And then, they segued into a cuddly profile of a convicted rapist.

3 responses to “HBO On Daulerio, Denton – Getting Paid, Ruining Lives”

  1. Rog says:

    Eh, I think the profile is valid. For that matter, maybe the very subject of sports should be eschewed in favor of more important journalistic subjects; that’s part me being devil’s advocate but, really, when you look at the quality of American media and of the topics that they *choose* to cover, it’s a valid complaint.

    Stodgy old media has it in for bloggers but they wouldn’t do a profile on Deadspin and their ilk if they had no readership and since their stories have generated more than just water cooler talk, I don’t think that they should be exempt from scrutiny, however granular and ultimately unimportant in a world where real journalist are being beaten and sexually assaulted while reporting a much more important story. I just think that no matter which subject you choose to cover, there will always be someone unsatisfied because they didn’t cover it they way they want to see it covered or to the extent that they feel it should or shouldn’t be covered. I have a lot of political blowhard friends who wear out my eardrums with this type of whining.

    As far as the TMZ reference, I would think it’d be worst if they ‘didn’t go there’ because they have a corporate tie with a site/tv show which does almost the exact same thing. Divisions within a corporation don’t choose which companies are on the M&A short list of the parent company. Having worked for the same corporation in the past, I know that there is almost no synergy between most of these brands.

  2. GC says:

    I’m not suggesting there’s actually synergy between TMZ and HBO, more that it seems a tad hypocritical to hold Denton and Daulerio’s feet to the fire for the coarsening of the culture when another Time Warner property is at least as guilty. TMZ is a profitable venture — Andrea Kremer’s investigative reporting, far less so. One might argue that her salary is paid by sleaze just as much as A.J.’s.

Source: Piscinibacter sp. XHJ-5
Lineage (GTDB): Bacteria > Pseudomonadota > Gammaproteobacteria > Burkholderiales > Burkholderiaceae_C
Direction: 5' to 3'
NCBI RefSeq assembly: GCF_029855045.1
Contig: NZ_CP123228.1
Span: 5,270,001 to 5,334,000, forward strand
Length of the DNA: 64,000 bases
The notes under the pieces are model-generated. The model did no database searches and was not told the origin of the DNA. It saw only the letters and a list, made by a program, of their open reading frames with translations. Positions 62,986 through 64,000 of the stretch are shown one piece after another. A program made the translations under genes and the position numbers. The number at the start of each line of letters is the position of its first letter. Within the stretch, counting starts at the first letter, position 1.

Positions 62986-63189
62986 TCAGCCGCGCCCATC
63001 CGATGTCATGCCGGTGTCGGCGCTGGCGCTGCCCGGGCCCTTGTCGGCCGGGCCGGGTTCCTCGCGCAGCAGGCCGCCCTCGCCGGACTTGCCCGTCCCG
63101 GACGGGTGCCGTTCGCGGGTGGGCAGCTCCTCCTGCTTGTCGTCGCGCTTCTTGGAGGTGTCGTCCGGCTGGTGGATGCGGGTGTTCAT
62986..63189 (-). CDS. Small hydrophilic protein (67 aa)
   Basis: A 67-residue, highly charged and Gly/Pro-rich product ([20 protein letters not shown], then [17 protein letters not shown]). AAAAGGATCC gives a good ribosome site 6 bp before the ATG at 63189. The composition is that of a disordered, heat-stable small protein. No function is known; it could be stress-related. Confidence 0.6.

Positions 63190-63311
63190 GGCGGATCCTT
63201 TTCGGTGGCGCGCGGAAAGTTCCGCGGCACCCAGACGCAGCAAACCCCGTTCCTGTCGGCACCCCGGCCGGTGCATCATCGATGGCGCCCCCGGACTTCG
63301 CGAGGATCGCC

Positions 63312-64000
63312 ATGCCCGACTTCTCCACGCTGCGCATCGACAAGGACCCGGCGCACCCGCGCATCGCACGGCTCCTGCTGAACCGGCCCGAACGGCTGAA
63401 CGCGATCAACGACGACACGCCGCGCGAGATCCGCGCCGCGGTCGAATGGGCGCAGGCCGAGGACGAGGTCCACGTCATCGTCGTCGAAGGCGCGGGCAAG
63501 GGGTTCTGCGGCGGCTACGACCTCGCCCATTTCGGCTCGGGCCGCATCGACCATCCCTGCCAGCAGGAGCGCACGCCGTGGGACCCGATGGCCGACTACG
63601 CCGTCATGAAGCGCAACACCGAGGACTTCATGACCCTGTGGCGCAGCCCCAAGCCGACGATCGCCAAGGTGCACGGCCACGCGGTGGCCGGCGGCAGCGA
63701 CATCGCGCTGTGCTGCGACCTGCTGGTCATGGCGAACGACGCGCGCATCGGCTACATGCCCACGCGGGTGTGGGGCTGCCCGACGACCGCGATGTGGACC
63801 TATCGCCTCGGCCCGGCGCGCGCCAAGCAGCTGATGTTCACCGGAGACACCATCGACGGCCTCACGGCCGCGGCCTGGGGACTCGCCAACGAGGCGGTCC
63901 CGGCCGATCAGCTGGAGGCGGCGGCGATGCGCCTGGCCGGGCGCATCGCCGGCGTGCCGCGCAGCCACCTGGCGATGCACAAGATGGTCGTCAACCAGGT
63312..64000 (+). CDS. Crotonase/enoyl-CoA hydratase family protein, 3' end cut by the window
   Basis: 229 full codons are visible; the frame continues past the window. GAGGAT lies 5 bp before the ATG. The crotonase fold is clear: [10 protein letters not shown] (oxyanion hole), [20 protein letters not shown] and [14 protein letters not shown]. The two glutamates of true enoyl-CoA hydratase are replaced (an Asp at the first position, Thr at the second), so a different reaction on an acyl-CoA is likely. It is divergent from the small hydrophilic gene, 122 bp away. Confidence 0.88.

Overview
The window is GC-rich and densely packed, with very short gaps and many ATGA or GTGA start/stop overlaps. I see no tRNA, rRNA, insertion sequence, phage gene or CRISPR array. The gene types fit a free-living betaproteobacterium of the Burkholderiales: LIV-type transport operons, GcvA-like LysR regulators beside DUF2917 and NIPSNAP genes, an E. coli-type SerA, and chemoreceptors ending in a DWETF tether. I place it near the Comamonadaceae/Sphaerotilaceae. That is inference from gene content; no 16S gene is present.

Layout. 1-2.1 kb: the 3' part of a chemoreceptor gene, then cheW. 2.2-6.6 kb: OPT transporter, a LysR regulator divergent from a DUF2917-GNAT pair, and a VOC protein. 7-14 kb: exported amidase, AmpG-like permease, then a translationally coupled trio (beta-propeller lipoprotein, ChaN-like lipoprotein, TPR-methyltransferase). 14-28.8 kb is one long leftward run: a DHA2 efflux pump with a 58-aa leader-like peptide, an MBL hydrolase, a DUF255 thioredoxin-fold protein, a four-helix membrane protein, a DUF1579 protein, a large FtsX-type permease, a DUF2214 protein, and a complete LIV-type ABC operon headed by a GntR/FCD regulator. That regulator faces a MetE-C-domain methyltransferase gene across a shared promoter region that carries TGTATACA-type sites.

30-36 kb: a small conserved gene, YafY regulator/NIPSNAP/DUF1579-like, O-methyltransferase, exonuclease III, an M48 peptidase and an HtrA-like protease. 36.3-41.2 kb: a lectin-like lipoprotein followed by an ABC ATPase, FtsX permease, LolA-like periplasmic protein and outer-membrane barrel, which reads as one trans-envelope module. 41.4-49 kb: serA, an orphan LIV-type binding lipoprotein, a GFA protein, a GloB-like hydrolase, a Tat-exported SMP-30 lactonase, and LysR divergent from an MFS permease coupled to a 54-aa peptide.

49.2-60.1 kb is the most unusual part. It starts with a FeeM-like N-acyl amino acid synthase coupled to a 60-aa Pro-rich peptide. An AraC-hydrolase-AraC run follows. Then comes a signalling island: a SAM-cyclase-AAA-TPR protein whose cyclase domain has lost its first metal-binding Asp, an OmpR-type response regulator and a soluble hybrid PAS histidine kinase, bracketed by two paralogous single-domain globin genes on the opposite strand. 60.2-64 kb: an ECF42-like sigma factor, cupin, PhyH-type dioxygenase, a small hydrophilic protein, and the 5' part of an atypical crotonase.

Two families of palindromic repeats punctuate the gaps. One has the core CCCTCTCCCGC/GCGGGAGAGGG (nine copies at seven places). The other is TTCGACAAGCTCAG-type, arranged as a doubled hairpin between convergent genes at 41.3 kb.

I’m also not suggesting Deadspin should be immune from scrutiny — I think I’ve established a few times that I’m more than willing to take them to task for matters trivial and otherwise. HBO’s particular angle on this was Deadspin is the new frontier of smearing sports celebs and making up your own rules as you go along. Yes, that’s a real story, but it’s not so simple that Favre and Salisbury were picked on just because they were famous. Whether by accident or design, Deadspin has shown a very bright light on levels of institutionalized sexism. When it comes to stories the traditional media are “afraid to touch”, that might be one of the more obvious, especially in light of how many Real Sports staffers have friends & colleagues at ESPN…or might hope to work in Bristol themselves someday.

  3. Rog says:

    The last point I agree with completely. Perhaps they could’ve found a way to incorporate that much into this very story and expanded the focus. I can say that when you work for a conglomerate, it’s hard to not be hypocritical in your coverage because you can’t throw very many stones. If they have enough principle to only cover subjects that won’t implicate another unit within the corporation then most network news shows would be about 28 seconds long (maybe that’d be for the best, I dunno).